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Bernard Willson

Bernard Willson
Born
Harold Bernard Willson

25 February 1919[1][2]
Died1994 (aged 75)
NationalityBritish
Occupation(s)Linguist (German), Academic
Spouse(s)Agnes "Nan" Gullon/Willson
(1917–1999)
ChildrenVivian Willson
Quentin Willson
Ashley Willson
Chloe Willson

Harold Bernard Willson (25 February 1919 – 1994) was a British linguist and noted academic, who during the Second World War was the first person to decrypt the Italian Navy Hagelin C-38 code machine. He was the father of television presenter and motoring journalist Quentin Willson.

Life

Willson graduated from Trinity College, Cambridge with a degree in modern languages, having studied under J. R. M. Butler.

On entering the Second World War in June 1940, the Italian military were using book codes for most of their military messages. The exception was the Italian Navy which, early in 1941, started using the C-38 version of the Hagelin rotor-based cipher machine, which they used to route their navy and merchant marine convoys to the conflict in North Africa.[4]

Willson was recruited in 1941 by J. R. M. Butler to join a team with two others in Hut 4 at Bletchley Park, the Italian subsection of the GC&CS.[5] Dedicated to cracking the Italian Navy Hagelin code, the team were working in partnership with the Cairo-based team of the Eighth Army Intelligence Chief Brigadier Edgar Williams, who reported to General Bernard Montgomery.[6] In June 1941 Willson became the first of the team to decode the Hagelin system, thus enabling military commanders to direct the Royal Navy and Royal Air Force to sink Axis ships carrying supplies from Europe to Libya. With shipping losses increasing, from reading the resultant Ultra traffic the team learn that between May and September 1941 the stock of fuel for the Luftwaffe in North Africa fell by 90 per cent.[6] The cracking of Hagelin is considered to have been "hugely significant", so much that Prime Minister Winston Churchill visited Hut 4 on a visit to Bletchley Park to thank the team for their endeavours. After an intensive language course, in March 1944 Willson switched to Japanese language-based codes.[7]

Exactly what Willson did and most importantly how he did it remains confidential. After the war, Hagelin founded Crypto AG, which made new versions of his coding machine based on the same logic of encryption. In 1957 the National Security Agency engaged William Friedman to negotiate a deal with Hagelin to give the United States and its ally the United Kingdom access to the coding system. This was later extended to the new electronic based versions of the Hagelin system, which gave the two countries a backdoor into all Hagelin machines distributed to allies and enemies, including: the Vatican; the Iranian Islamic regime; Saddam Hussein; Muammar Gaddafi; Ferdinand Marcos; Idi Amin. Access continued until at least 1983, when US Naval Intelligence officer Jonathan Pollard, sold the information to Mossad (the Israeli Intelligence Service), who traded it to the Soviet Union in return for more exit visas being given to Soviet Jews to emigrate to Israel. The KGB (the Soviet Intelligence Service) probably already knew of the backdoor, via their US-based spies, Aldrich Ames and Robert Hanssen.[8] In 1946 Willson returned to civilian life as an academic, rising to become Dean of the Faculty of Arts at Leicester University. Like many of those who served at Bletchley Park, he was never awarded a medal and never discussed his work.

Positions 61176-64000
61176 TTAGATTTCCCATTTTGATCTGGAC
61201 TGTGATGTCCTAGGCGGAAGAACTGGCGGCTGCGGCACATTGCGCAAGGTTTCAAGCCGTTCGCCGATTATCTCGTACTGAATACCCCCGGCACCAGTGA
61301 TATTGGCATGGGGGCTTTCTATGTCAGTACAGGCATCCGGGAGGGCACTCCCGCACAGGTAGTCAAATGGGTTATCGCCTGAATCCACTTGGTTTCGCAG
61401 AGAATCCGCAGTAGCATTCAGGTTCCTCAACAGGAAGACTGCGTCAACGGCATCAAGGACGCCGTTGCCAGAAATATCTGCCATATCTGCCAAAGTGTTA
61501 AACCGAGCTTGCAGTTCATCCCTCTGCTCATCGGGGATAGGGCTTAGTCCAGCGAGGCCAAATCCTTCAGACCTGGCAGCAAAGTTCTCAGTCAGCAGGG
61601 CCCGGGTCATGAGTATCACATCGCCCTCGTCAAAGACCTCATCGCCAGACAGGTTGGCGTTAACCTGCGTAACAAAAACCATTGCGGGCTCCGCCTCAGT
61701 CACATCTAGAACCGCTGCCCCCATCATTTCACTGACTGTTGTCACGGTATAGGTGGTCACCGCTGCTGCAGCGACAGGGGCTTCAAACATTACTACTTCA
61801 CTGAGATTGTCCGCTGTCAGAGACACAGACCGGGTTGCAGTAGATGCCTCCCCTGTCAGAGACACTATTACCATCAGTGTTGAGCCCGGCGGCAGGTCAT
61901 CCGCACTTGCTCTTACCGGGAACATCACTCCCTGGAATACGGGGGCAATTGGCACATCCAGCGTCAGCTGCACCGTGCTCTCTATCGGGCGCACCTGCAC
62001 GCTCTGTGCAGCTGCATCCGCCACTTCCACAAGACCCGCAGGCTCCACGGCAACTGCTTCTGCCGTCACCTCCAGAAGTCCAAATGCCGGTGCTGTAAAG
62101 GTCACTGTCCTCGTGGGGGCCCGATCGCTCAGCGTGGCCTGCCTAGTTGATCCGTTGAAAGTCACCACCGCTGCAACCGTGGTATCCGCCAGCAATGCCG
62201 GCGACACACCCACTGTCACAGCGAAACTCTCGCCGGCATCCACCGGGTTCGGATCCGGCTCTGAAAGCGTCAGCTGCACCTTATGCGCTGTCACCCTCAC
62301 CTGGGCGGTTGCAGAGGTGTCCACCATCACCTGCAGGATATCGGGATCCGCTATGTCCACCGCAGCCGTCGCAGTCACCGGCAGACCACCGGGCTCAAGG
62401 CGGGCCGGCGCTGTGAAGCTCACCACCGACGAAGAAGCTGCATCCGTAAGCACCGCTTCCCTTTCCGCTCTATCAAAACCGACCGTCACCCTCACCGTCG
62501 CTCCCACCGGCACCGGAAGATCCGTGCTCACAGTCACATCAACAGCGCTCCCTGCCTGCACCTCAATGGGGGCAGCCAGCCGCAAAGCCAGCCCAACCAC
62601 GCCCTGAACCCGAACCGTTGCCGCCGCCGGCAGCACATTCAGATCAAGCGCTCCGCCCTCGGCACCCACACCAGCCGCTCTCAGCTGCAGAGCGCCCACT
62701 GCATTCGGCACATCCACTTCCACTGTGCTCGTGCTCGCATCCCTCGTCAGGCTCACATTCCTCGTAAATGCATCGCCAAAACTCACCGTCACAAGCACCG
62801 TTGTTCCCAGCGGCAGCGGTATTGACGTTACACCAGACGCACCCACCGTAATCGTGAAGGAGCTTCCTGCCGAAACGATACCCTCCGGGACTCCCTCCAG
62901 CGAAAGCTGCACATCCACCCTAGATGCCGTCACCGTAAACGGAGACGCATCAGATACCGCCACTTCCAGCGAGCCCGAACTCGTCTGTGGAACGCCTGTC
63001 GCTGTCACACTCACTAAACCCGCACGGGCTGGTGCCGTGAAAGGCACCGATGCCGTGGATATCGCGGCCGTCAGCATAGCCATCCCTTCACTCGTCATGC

Posthumous celebration

Willson's work at Bletchley Park was featured in the 2011 Channel 5 documentary Hero in my Family in 2011, in which his son Quentin Willson commented:[7]

Dad was a much more significant human being than I ever dreamed. I feel very mixed up about the fact that there were times when I doubted him, doubted his strength and courage. I'm really, really proud to be his son.

Footnotes

  1. ^ England & Wales, Civil Registration Death Index, 1916–2007
  2. ^ 1939 England and Wales Register
  3. ^ England & Wales, Civil Registration Birth Index, 1916-2007
  4. ^ Hinsley, Sir Harry (1996) [1993], The Influence of ULTRA in the Second World War, archived from the original on 22 June 2011, retrieved 23 July 2012 Transcript of a lecture given on Tuesday 19 October 2015 at Cambridge University
  5. ^ Wilkinson 1993, pp. 50–56.
  6. ^ a b "July 1941". Bletchley Park. Archived from the original on 20 July 2011. Retrieved 23 February 2013.
  7. ^ a b Anna Pukas (28 April 2012). "Our family war heroes". Daily Express. Archived from the original on 14 January 2016. Retrieved 23 February 2013.((cite web)): CS1 maint: bot: original URL status unknown (link)
  8. ^ "Hagelin". CipherMachines.com. Archived from the original on 11 January 2013. Retrieved 23 February 2013.

References

  • J. Reeds, D. Ritchie, R. Morris, The Hagelin Cipher Machine (M-209): Cryptanalysis from Ciphertext Alone, unpublished technical memorandum, Bell Laboratories, 1978. Submitted to Cryptologia.
  • Wayne G. Barker, Cryptanalysis of the Hagelin Cryptograph, Aegean Park Press, 1977
  • Wilkinson, P. (1993). "Italian naval ciphers". In Hinsley, F. H.; Stripp, Alan (eds.). Codebreakers: The Inside Story of Bletchley Park. Oxford: Oxford University Press. ISBN 978-0-19-280132-6.
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Bernard Willson
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